Smallpox was an infectious disease caused by either of two virus variants, Variola major and Variola minor. The disease is also known by the Latin names Variola or Variola vera, derived from varius ("spotted") or varus ("pimple"). The disease was originally known in English as the "pox" or "red plague";the term "smallpox" was first used in Britain in the 15th century to distinguish variola from the "great pox" (syphilis). The last naturally occurring case of smallpox (Variola minor) was diagnosed on 26 October 1977.

Infection with smallpox is focused in small blood vessels of the skin and in the mouth and throat before disseminating. In the skin it results in a characteristic maculopapular rash and, later, raised fluid-filled blisters. V. major produced a more serious disease and had an overall mortality rate of 30–35 percent. V. minor caused a milder form of disease which killed about 1 percent of its victims. Long-term complications of V. major infection included characteristic scars, commonly on the face, which occur in 65–85 percent of survivors. Blindness resulting from corneal ulceration and scarring, and limb deformities due to arthritis and osteomyelitis were less common complications, seen in about 2–5 percent of cases.
Smallpox is believed to have emerged in human populations about 10,000 BC. The earliest physical evidence of it is probably the pustular rash on the mummified body of Pharaoh Ramses V of Egypt. The disease killed an estimated 400,000 Europeans annually during the closing years of the 18th century (including five reigning monarchs), and was responsible for a third of all blindness. Of all those infected, 20–60 percent—and over 80 percent of infected children—died from the disease. Smallpox was responsible for an estimated 300–500 million deaths during the 20th century. As recently as 1967, the World Health Organization (WHO) estimated that 15 million people contracted the disease and that two million died in that year.
After vaccination campaigns throughout the 19th and 20th centuries, the WHO certified the global eradication of smallpox in 1979.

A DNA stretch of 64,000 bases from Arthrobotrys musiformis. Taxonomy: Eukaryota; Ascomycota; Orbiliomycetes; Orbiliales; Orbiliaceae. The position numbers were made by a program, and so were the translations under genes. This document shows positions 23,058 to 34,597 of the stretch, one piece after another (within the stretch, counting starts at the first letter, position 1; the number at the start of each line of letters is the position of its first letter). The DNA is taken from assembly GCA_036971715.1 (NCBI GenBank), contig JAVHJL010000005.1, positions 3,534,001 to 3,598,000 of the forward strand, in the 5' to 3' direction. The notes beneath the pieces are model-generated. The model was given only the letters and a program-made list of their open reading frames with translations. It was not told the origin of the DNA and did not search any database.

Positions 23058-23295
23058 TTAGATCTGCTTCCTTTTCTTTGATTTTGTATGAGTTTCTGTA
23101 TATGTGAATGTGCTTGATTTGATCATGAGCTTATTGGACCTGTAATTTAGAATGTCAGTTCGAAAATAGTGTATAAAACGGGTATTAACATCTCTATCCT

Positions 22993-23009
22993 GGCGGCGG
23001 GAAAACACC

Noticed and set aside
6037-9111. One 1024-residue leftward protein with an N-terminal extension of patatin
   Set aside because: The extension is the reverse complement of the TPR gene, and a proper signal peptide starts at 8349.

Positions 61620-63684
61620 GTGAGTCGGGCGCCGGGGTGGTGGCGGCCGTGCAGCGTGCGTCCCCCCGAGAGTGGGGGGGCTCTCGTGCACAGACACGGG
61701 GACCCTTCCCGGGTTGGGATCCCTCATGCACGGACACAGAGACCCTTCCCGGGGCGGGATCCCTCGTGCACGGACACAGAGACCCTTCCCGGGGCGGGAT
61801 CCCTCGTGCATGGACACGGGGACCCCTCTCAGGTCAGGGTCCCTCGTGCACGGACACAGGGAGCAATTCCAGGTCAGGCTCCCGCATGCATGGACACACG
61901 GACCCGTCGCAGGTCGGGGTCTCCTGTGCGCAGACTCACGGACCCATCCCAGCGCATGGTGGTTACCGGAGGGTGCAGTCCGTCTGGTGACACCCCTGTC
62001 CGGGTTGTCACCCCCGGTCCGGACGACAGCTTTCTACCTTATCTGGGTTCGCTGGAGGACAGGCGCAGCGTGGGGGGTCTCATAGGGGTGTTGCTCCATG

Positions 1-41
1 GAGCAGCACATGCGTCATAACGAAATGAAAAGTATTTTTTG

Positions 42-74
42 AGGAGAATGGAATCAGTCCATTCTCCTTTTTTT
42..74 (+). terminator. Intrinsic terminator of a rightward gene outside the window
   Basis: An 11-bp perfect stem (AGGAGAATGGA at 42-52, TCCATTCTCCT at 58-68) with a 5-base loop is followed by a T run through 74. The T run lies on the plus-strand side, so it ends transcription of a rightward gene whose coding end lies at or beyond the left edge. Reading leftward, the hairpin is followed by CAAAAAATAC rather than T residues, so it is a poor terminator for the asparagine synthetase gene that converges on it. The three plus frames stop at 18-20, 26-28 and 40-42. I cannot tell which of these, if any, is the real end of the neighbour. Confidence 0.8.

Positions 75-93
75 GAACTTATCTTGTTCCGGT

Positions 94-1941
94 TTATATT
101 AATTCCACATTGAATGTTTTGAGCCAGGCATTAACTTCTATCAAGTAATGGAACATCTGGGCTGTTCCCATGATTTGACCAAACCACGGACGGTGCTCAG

If we dive into the history, we can see that the United States Army began germ warfare research in 1942 as a response to intelligence about similar programs in Berlin and Tokyo. In 1956, the US government found out about existence of the Soviet bioweapons program, which resulted in the shift of emphasis from bacterial to viral pathogens.
In 1969, presiding president of the United States Richard Nixon ended America’s biological warfare program. His administration led the world in advocating the first multilateral disarmament treaty in 1972, which banned possession of such agents except for research into vaccines and treatments.
But when the World Health Organization (WHO) declared a global eradication of smallpox in 1980, Soviet officials recognized the potential of this agent as an exceptional biological weapon. The American government was unaware of the tremendous scale on which the Soviet government pursued its bioweapons operations until October 1989.
Hence US warfare projects began once again 10 years after the Soviet Union’s and on a much smaller scale. At its peak production level, the Soviet Union annually produced 100 metric tons of variola virus.
In conclusion, despite the promise of variola virus’s extinction as a biological entity, the outlook of clandestine weaponization of smallpox remains worrisome, and vaccination of military personnel could be seen as a defensive stance implying willingness to use variola virus as a weapon.




Botulinum

Botulinum toxin (BTX) is a neurotoxic protein produced by the bacterium Clostridium botulinum and related species. It is also produced commercially for medical, cosmetic, and research use. There are two main commercial types: botulinum toxin type A and botulinum toxin type B.
Infection with the bacterium may result in a potentially fatal disease called botulism. Botulinum is the most acutely lethal toxin known, with an estimated human median lethal dose (LD50) of 1.3–2.1 ng/kg intravenously or intramuscularly and 10–13 ng/kg when inhaled.
Botulinum toxin types A and B are used in medicine for, among others, upper motor neuron syndrome, focal hyperhidrosis, blepharospasm, strabismus, chronic migraine and bruxism. It is also widely used in cosmetic treatments. The U.S. Food and Drug Administration requires a boxed warning stating that when locally administered the toxin may spread from the injection site to other areas of the body, causing botulism. The warning was the result of deaths associated with its uses.